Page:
Ishiwata Kōitsu

undated photo of the artist

Ishiwata Kōitsu 石渡江逸 (1897-1987)  


Family name: Ishiwata or, possibly, Ishiwatari1

Given name: Shōichirō 庄一郎

Artist names: Kōitsu 江逸; Yoshimi 芳美 (よしみ); Shōichirō 庄一郎 and Tōkō 東江 or 東光2

Sources: Modern Japanese Woodblock Prints - The Early Years, Helen Merritt, University of Hawaii Press, 1998, p. 65-66; Guide to Modern Japanese Woodblock Prints: 1900-1975, Helen Merritt, University of Hawaii Press, 1992, p. 45 and as footnoted.

Ishiwata Kōitsu was a shin hanga print designer active in the 1930s into the early 1950s who created naturalistic and poignant landscapes portraying the beauty of everyday life in urban and rural Japan. While his work never obtained the popularity of his contemporary and teacher, the pioneering shin hanga artist Kawase Hasui (1883-1957), several of his prints, including the one print in this collection, are iconic of the shin hanga genre.

Born in Shiba, Tokyo into a family of kimono designers, Ishiwata’s given name was Shōichirō 庄一郎, a name that would appear on many of his prints for the Tokyo publisher Katō Junji 加藤潤二 later in his career.  After graduating from primary school he studied design, fabric dying and nihonga painting under his brother-in-law, the kimono designer Igusa Senshin, who had studied under the ukiyo-e artist Utagawa Kuniyoshi.3  His first recorded job was as a textile designer for the Yokohama department store Nozawaya which he joined following the 1923 Great Kantō Earthquake and where he won “considerable recognition” for his designs.4  He worked there until 1930 when he left to design prints for Watanabe Shōzaburō (1885-1962), the publisher who birthed the shin hanga genre.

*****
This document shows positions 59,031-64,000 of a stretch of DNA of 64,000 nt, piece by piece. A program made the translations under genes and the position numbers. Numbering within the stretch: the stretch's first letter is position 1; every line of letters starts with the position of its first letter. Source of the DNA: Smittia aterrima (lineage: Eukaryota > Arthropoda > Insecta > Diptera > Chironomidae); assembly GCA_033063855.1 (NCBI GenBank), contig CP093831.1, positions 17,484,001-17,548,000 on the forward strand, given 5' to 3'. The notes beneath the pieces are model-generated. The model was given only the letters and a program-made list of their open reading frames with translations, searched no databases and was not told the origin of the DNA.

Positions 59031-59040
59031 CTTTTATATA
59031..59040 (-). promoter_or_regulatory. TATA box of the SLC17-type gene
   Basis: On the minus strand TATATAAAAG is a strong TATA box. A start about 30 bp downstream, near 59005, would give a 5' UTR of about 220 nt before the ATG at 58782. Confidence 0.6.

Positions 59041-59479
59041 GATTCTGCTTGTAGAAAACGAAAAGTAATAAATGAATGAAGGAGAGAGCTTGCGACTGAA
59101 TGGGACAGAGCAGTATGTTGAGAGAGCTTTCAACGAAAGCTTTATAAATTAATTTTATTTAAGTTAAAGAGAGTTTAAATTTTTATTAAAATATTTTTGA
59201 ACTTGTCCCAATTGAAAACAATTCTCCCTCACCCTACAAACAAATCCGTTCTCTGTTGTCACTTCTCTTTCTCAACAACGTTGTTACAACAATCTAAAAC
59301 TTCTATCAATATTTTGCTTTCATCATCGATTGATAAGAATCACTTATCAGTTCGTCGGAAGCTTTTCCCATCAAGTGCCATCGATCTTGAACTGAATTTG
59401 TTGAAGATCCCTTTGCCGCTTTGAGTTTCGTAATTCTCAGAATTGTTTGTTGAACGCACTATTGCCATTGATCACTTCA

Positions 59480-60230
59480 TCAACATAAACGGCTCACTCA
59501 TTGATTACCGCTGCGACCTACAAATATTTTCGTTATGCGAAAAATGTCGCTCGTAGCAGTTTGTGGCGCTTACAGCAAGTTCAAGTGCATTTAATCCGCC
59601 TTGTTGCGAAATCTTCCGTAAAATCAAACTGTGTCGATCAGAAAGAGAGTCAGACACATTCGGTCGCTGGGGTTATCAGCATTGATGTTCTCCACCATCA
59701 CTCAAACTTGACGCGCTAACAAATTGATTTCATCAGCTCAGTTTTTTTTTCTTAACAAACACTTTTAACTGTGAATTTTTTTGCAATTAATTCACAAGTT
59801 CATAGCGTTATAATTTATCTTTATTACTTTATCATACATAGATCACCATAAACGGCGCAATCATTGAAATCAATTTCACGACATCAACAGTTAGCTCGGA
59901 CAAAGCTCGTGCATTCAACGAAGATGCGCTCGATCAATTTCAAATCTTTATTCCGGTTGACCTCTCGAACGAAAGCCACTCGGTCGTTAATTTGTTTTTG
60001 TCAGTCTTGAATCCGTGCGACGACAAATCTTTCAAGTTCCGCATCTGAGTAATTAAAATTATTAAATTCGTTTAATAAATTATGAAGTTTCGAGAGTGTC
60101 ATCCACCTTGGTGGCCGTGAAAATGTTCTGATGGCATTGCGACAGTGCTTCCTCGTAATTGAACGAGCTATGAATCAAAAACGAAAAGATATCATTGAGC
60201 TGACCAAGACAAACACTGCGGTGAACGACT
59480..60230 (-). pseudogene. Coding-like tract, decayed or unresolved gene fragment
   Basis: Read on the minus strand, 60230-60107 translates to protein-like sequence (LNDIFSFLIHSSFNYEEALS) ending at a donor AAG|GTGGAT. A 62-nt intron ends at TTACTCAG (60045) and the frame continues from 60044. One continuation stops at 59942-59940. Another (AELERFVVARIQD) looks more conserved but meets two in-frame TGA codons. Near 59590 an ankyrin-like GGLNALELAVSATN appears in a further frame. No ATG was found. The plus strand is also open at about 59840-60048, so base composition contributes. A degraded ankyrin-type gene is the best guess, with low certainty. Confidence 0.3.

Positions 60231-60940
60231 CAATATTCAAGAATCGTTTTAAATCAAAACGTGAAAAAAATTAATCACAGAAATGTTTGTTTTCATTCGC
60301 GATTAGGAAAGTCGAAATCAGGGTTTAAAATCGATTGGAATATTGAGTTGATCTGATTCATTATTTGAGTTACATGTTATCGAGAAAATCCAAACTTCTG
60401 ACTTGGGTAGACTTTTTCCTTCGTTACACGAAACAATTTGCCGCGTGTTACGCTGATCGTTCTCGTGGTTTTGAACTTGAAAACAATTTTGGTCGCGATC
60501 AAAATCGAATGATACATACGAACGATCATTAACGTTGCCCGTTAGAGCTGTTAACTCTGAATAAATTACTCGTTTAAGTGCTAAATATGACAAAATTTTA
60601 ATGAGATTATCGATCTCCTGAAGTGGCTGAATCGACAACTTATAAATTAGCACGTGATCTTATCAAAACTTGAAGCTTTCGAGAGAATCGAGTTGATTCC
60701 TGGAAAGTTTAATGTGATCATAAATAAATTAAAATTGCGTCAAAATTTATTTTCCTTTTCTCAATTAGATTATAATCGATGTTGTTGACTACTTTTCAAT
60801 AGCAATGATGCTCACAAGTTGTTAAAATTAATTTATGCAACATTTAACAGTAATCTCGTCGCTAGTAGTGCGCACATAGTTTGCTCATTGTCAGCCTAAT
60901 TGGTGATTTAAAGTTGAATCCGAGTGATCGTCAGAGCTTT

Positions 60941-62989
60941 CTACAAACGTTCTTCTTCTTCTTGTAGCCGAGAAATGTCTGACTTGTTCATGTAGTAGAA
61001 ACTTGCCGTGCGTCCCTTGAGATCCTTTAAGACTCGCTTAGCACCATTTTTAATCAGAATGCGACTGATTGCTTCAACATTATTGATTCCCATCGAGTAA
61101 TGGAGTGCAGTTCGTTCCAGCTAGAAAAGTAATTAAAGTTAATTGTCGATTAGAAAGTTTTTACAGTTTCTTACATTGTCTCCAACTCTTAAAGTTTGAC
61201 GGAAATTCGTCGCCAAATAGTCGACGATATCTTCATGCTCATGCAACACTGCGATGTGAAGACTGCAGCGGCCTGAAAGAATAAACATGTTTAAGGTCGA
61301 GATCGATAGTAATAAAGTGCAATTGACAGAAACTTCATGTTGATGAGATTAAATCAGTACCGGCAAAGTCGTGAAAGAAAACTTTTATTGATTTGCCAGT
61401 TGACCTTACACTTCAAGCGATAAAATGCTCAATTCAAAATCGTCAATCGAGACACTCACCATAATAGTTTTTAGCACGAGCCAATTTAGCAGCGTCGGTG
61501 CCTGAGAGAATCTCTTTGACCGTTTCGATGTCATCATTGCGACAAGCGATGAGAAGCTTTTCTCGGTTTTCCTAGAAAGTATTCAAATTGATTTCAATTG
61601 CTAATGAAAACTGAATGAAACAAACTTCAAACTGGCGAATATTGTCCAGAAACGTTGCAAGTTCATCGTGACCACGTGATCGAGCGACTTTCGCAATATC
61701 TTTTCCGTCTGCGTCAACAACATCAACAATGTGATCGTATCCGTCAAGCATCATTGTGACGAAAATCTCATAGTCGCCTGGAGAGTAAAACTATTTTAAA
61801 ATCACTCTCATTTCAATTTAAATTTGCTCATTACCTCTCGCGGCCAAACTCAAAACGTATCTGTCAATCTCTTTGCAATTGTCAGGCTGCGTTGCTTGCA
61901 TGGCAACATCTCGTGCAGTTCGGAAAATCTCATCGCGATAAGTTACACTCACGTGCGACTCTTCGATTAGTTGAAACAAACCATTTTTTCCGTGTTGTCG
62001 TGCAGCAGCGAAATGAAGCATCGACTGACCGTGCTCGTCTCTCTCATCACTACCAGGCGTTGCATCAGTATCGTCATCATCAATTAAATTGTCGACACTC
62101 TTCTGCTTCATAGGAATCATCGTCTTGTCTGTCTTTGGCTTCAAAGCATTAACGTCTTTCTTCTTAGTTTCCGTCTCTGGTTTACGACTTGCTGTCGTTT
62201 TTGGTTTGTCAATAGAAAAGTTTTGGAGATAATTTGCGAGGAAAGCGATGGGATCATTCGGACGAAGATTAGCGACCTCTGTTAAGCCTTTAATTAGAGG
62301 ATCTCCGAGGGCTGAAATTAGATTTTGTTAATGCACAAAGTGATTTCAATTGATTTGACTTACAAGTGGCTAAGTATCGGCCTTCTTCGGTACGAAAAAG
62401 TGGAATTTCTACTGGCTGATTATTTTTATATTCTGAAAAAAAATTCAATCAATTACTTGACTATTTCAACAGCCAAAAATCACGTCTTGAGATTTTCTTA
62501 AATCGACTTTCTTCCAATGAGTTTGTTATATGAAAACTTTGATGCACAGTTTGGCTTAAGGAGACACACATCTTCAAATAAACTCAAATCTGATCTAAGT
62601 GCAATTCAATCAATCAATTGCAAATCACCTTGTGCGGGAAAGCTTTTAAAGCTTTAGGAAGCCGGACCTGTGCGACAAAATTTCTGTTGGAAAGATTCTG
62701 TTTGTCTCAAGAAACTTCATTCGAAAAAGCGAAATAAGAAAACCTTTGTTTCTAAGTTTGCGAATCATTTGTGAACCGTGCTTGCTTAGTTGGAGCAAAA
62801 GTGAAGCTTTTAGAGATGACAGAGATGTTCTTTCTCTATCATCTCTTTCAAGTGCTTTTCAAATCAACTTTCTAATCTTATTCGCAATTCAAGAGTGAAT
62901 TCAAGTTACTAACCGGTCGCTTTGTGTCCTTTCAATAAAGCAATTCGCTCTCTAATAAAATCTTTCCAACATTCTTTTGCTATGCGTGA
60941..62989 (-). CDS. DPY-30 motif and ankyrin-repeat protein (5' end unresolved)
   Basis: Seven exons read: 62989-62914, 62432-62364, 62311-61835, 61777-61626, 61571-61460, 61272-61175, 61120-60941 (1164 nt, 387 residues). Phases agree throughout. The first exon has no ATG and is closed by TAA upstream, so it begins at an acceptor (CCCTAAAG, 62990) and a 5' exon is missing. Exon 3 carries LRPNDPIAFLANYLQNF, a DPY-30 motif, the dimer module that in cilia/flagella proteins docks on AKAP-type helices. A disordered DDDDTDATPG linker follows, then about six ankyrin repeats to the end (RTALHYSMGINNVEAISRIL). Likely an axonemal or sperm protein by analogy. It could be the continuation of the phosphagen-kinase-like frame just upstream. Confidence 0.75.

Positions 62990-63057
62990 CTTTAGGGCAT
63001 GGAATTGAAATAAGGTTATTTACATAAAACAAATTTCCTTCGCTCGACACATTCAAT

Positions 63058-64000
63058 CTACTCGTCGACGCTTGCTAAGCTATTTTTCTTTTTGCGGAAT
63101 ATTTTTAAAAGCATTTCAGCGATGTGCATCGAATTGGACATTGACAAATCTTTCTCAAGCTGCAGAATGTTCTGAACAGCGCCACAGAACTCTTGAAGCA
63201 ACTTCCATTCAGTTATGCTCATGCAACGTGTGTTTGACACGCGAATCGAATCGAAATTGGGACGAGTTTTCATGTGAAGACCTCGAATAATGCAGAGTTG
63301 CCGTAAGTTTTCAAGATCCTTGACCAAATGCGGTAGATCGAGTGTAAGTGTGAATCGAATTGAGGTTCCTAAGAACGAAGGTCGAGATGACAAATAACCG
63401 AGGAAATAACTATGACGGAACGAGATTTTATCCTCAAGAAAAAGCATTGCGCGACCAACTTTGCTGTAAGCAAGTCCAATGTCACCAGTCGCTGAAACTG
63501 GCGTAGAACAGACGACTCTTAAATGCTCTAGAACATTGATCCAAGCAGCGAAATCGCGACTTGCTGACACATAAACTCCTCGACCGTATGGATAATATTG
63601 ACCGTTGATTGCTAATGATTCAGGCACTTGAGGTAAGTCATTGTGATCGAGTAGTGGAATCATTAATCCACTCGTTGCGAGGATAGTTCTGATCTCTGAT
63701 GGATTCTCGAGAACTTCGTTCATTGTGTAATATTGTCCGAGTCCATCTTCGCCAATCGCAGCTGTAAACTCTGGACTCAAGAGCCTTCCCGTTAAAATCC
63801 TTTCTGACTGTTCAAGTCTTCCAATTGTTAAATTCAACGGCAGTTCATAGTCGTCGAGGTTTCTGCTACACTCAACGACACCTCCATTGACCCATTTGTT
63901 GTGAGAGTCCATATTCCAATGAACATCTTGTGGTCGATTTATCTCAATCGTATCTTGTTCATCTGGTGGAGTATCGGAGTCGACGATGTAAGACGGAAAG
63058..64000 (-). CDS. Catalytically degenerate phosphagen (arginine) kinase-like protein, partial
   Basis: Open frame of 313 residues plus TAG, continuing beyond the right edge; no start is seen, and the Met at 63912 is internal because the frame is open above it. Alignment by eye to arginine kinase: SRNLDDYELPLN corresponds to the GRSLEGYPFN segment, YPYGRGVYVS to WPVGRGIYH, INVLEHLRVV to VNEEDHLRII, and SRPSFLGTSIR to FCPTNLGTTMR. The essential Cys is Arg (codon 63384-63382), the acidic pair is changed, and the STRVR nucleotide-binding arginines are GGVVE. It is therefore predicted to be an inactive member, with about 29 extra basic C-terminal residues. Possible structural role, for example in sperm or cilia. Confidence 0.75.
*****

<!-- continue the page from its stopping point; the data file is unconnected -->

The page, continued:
While Ishiwata’s brother-in-law may have introduced the techniques of traditional woodblock design to him, his long association with the shin hanga designer Kawase Hasui (1883-1957) must have been instrumental in Ishiwata’s changing of career paths at the age of 33. First meeting in 1917, the year Hasui was approached by Watanabe to design some experimental landscape prints for him, the two artists must have maintained contact throughout the 1920s, as it was Hasui who recommended that Ishiwata come to work for Watanabe in 1930. While a catalog published by the Yokohama Museum of Art states that Ishiwata “became an earnest student of Kawase” in 1930, I imagine he became one of the introspective Hasui’s few students prior to that date.5 Certainly Ishiwata’s first prints for Watanabe, released in 1931 under his artist’s name of Kōitsu 江逸, were stylistically heavily influenced by Hasui. Ishiwata would design prints for Watanabe until 1935 when both he and Hasui started creating designs for the Tokyo publisher Katō Junji. While Hasui would return to Watanabe, Ishiwata may have finished his career with Katō, although he would work with several other publishers along the way such as Doi Sadaichi (using the art name Tōkō) and Kawaguchi.

For an artist who seemingly dedicated his career to printmaking after 1930, surprisingly few prints, less than fifty, have been identified as being designed by the artist with the bulk of those published by Watanabe (approximately 25) and Katō (approximately 10).  I imagine that in the coming years more of his prints may well be discovered.